Land Line
November, 1999

How to Keep Your Wheels Rolling Strong

Regardless of how "cutting edge" your wheels are, you'll still need to keep an eye on them for signs of damage.  An ignored crack between tow bolt holes, for example, can turn into a dangerous and potentially fatal accident.  Regular upkeep can eliminate larger problems before they occur. 

Gunite Corporation, has developed the following set of guidelines to watch for when conducting wheel and hub inspections:

FOREIGN MATTER ON/AROUND HUBS
Corrosion can not only hinder hub support, it can also be a signal to more serious problems within wheel end assembly.  Use a wire brush to clean the hub's machined surfaces, stud threads and ball seats.

WORN STUD HOLES
Caused by studs turning in their respective holes, this condition is caused by insufficient torque on the back nut.  The hub needs to be replaced.

WORN OR DAMAGED MOUNTING FACE
A loose wheel assembly or an improperly installed outboard mounted drum is the culprit.  This also calls for hub replacement.  To avoid this problem, follow proper torquing procedures.

BENT HUB FACE
When wheels run loose for an extended period, the hub face is inevitable damaged.  A common symptom is wheel nuts that are constantly in need of re-tightening.  The only solution to this problem is replacement.

CRACKED WHEELS
Cracks that run between bolt holes, hand holes, or center holes can be extremely dangerous.  This is often caused by loose wheel nuts, improper torque, damaged hub mounting surface, loose/broken studs or a worn stud groove.  A cracked wheel is a dangerous wheel, and must be replaced.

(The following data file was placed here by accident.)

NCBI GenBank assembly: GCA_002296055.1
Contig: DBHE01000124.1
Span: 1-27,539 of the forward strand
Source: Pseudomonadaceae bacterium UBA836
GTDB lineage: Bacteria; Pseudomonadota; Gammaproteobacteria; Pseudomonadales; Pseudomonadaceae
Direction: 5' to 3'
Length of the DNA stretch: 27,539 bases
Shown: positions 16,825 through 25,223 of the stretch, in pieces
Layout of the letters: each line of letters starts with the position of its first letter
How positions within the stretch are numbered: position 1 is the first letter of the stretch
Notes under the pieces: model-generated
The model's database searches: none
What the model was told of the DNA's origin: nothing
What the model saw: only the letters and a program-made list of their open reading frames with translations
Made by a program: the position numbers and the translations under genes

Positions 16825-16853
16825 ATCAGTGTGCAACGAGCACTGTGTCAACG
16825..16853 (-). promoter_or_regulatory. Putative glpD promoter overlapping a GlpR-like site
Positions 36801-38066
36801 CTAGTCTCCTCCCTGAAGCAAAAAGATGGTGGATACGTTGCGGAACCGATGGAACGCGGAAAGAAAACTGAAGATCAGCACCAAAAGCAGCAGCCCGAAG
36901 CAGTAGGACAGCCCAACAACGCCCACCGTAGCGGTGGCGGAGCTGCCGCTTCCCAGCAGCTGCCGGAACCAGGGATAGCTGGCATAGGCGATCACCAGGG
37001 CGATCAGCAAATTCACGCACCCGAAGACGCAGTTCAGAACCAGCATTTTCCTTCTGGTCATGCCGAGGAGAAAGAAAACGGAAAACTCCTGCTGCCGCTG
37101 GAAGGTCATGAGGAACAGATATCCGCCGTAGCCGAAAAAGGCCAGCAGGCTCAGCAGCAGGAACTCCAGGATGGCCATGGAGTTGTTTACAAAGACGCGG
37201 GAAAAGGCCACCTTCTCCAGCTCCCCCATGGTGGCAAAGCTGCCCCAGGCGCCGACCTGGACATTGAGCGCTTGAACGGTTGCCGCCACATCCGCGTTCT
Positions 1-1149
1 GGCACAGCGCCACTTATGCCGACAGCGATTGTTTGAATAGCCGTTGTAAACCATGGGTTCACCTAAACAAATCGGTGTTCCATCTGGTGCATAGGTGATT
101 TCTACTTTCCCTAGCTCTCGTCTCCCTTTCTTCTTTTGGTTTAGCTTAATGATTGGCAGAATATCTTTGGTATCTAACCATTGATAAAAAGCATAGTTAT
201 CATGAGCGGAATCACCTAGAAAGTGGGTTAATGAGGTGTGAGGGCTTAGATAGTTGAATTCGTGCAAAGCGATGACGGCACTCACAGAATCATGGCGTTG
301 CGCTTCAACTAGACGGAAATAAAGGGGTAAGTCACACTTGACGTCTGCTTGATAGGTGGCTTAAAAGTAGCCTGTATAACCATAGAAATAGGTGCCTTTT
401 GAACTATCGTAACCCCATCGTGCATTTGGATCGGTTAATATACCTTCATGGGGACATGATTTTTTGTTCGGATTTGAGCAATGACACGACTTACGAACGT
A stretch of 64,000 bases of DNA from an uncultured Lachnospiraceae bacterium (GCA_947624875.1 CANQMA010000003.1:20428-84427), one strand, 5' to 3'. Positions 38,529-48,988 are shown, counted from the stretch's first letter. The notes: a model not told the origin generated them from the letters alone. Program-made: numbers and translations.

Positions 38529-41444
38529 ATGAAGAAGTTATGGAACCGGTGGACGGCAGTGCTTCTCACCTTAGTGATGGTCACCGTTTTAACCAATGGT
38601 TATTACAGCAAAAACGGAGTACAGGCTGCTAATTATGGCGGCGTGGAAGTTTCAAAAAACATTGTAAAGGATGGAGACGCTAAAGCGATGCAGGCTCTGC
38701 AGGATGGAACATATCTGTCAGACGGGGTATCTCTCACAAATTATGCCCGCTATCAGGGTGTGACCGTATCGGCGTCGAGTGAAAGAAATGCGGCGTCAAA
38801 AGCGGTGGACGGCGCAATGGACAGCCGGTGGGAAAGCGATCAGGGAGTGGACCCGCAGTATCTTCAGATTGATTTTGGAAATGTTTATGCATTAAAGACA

RUST STREAKS
Loose cap nuts are a common cause of this condition.  The entire assembly should be checked for damage if you notice the appearance of these streaks from the bolt holes.

SEIZED, BROKEN, OR CRACKED FLANGE NUTS
Corrosion, excessive torque, and insufficient nut strength are some of the reasons why a nut may fail.  When a nut is added, be certain to lubricate it properly and follow proper torquing procedures.

BROKEN STUDS
Often the result of loose cap nuts or overloading, it requires the replacement of BOTH the broken stud and the stud on either side of it.  If more than one broken stud is found, they should all be replaced.

STRIPPED THREADS
Excessive torque will strip the threads on your studs.  When replacing the stripped stud, make certain to follow the recommended torquing procedures.